Managing your Google AdWords is an absolutely critical piece of any successful digital campaign, that’s why we make it one of our key efforts. Need help getting more clicks now? Are your budgets getting blasted through? Understanding keyword match types is a great first step to managing a campaign, but there is so much more to learn and put to work!
Knowing what keywords to target is important, knowing what not to target may be even more crucial! That’s where negative keywords come into play.
Negative keywords allow you to specify search terms you do not want your campaigns showing for. It is an easy way to whittle away at a large bank of keywords and create more refined targeting. WBetter, and more precise targeting will serve your ads to interested users, thus stretching your budget further and increasing your overall ROI.
Let’s drop in an example! If you were selling an online copywriting course, you would want to add the word “Free” as a negative keyword to eliminate value/window shoppers.
Just like keyword match types, there are a variety of negative keyword match types including broad, exact, and phrase match.
Like the standard match type, negative broad match is the default for negative keywords. Selecting it means your ad won’t show at all if the search contains your negative keyword terms. This applies even if they are out of order. If the search only has some of the words in your negative keyword term, your ad may still show.
This one hones it in a step further. For negative exact match keywords, your ad won’t show if the search contains the exact keyword terms specified. And we mean exact, same order, and without any extra words. There can be additional words after or before the term and your ad will show.
Let’s stick with the copywriting course example. Your exact negative keyword could be ‘free copywriting.’
These will show: best free copywriting course, free copywriting examples, free copy
This won’t: free copywriting
For negative phrase match keywords, your ad won’t show if the search contains the exact keyword terms in the same order. The search can include additional words, and additional characters to a word and the ad will show.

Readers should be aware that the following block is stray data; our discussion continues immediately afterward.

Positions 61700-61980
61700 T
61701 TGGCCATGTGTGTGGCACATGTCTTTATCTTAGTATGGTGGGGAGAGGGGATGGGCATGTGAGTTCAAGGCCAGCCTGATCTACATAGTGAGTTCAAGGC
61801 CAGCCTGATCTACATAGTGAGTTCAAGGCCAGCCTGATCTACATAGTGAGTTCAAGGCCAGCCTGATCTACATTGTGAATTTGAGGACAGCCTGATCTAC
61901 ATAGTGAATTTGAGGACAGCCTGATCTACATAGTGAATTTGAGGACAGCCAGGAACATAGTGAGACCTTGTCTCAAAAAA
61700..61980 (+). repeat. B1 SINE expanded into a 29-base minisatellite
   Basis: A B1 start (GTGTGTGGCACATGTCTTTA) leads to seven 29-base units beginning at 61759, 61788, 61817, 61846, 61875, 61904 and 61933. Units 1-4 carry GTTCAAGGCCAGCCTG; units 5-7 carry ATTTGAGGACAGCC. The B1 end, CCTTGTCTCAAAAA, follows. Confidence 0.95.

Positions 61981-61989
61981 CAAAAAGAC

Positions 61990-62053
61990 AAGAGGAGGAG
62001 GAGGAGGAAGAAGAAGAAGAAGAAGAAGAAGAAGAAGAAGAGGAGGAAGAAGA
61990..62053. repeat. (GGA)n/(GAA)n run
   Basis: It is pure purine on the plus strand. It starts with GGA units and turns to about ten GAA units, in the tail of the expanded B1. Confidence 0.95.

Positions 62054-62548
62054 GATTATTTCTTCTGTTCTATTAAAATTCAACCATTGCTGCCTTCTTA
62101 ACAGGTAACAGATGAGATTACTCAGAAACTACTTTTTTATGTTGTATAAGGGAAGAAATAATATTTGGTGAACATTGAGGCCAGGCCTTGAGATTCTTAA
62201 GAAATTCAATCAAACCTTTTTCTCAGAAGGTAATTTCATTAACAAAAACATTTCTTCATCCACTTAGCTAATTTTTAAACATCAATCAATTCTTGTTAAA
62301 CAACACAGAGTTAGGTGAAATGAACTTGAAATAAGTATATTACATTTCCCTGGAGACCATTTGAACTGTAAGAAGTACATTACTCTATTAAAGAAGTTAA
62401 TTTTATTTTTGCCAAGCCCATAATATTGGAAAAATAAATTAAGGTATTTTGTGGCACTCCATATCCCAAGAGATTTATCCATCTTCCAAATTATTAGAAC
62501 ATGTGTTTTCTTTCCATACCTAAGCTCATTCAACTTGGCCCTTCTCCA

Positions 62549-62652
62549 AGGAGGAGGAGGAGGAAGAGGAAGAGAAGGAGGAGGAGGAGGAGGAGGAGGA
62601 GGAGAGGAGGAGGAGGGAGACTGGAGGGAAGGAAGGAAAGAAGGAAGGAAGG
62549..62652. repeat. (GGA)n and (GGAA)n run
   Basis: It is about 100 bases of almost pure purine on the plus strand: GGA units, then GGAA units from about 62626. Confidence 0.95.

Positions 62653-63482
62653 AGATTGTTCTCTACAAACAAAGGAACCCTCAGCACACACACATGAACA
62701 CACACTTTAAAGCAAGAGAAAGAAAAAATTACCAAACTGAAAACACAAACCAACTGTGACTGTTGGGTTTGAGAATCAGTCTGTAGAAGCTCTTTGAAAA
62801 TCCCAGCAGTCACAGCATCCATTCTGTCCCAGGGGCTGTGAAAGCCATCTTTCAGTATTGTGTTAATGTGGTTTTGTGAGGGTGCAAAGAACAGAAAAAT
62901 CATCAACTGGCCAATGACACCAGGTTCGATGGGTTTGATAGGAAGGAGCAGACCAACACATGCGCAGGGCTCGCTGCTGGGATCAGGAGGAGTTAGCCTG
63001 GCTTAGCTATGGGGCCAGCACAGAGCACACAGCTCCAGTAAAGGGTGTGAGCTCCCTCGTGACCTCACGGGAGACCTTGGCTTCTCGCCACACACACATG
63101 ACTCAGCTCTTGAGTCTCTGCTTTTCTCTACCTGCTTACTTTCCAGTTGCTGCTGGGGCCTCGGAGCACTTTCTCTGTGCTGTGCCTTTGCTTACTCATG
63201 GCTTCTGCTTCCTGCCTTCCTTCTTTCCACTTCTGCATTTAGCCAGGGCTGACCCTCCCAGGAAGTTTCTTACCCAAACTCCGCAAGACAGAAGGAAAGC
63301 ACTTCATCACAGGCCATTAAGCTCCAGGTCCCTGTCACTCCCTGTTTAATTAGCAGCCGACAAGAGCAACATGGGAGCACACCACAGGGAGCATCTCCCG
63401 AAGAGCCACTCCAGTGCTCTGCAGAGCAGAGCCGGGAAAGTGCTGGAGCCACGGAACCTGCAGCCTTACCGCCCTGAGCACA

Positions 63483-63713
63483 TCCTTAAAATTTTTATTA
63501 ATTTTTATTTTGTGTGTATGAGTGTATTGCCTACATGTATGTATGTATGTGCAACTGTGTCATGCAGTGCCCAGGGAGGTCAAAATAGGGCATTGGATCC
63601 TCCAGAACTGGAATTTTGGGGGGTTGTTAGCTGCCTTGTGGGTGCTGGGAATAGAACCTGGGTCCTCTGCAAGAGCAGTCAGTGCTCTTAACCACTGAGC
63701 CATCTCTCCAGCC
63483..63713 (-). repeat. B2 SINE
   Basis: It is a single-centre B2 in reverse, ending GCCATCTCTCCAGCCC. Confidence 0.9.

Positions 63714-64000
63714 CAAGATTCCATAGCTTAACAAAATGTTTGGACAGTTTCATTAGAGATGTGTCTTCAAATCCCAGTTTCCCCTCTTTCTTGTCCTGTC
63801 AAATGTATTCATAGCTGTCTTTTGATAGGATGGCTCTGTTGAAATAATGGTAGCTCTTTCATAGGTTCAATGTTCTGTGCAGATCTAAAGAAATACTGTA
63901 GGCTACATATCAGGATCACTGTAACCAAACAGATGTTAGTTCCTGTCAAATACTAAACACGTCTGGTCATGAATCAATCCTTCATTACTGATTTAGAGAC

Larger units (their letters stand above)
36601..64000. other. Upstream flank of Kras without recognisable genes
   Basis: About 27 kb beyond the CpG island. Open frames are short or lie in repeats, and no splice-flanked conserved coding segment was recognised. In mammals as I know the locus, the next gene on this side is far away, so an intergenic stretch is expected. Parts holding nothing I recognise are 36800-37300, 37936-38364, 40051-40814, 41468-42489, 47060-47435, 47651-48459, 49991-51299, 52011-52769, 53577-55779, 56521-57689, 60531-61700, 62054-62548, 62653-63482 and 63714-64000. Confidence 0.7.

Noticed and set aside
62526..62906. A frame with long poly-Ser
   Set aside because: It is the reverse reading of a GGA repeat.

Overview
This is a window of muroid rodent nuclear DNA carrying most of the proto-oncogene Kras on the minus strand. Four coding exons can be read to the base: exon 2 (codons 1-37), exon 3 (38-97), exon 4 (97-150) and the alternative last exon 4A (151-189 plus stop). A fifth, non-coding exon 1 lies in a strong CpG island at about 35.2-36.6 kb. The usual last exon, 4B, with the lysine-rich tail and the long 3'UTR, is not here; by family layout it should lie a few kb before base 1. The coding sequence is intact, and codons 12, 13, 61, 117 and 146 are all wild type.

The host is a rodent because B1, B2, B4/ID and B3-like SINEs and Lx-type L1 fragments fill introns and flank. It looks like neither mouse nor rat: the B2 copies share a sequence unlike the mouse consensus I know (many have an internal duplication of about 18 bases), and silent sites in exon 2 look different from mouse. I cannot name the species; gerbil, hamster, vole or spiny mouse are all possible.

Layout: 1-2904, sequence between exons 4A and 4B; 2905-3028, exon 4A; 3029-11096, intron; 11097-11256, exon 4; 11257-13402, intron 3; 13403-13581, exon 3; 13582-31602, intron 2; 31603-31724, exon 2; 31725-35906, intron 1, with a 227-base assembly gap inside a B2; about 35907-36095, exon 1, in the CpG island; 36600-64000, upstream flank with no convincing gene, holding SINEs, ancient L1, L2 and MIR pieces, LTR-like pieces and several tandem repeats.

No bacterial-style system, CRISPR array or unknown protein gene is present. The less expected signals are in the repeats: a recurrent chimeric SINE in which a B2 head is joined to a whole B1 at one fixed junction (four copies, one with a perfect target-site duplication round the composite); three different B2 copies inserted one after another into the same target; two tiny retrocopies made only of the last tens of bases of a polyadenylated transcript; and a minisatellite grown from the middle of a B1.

Knowing which combinations to apply, judiciously, can help maximize the potential of the campaign. For example, relying too much on broad match negative keywords can cause you to miss out on a lot of potential traffic that could benefit you. Using exclusively exact match will require a ton of work to keep your budget from being blown through on search terms with no value to you.
Ad relevance is a measure by which Google judges the content of the ad using the keywords the ad group is targeting. There are three ranks:
Very descriptive right? If your ad is rated “average” or “above average” then there are no clear, major problems with the ad.
If the ad gets a “below average” status that means a few possible things. One, your keyword might not be specific enough, or the ad group may cover too many seemingly different topics. If you keep your ad group zero’d in on the theme, then you can be sure the relevance will increase.
Keeping an eye on the relevance status can also help feed you new ideas and strategies for your negative keyword plans.
Paused ads will keep the same relevance status as when they were last active. Trying to tweak a paused ad for better relevancy won’t bear much fruit. Stick to improving active ad groups and campaigns.
The Google Ads platform allows for several different bid strategies, each made for their own specific goals.
The first thing you need to do is really consider what you want your campaign to do. Do you want to generate more impressions to get the brand out there? Are you looking for customers to click over to your site and complete an action? Knowing the goal of the campaign will help you find the right bid strategy for you.
If your focus is purely on conversions, you’ll want to closely monitor the conversion rate for each keyword and adjust the bids based against that metric. That way, through a Manual CPC Bid Strategy, you can have more flexibility with the Target Cost Per Action. Once you have a lot of data for each keyword, try using an automated bid strategy such as Target CPA (tCPA) or Maximize Conversions through a Smart Bidding Strategy. But be wary, using a Smart Bid Strategy too soon can give Google too much leeway to blow through your budget.
If your goal is simply impressions, there’s a few different strategies that will net you results. CPM is a simple one: you pay based on the number of impressions you get on the Google Display Network (and YouTube).
Another is Target Search Page Location. This automatically sets the bids to give you better odds that your ads will show up at the top of the page. The higher up on the page, the more impressions it will get.
That’s just to name a couple. Google has plenty of bid strategies for impressions including vCPM, Target Outranking Share, etc.
Want to get more traffic over to your site? Of course, you do! That means your main goal should be clicks. The best bid strategies to get you there are going to be Maximize Clicks and doing manual cpc bidding. Maximize Clicks is an automated bidding strategy and it’s dead simple. You set an average daily budget and Google will work to bring in as many clicks within that budget.
It’s a lot to take in! Running Google Ads can be as involved or hands off as you like.t However, the only way you’re going to get truly great ROI is by rolling up your sleeves and diving in deep. Don’t have the bandwidth for that? Want experts to take care of it for you? Then you already know who to call – Helix House New Media Agency, for profitable PPC campaigns, stellar social, and SEO work to get your business the rankings it deserves!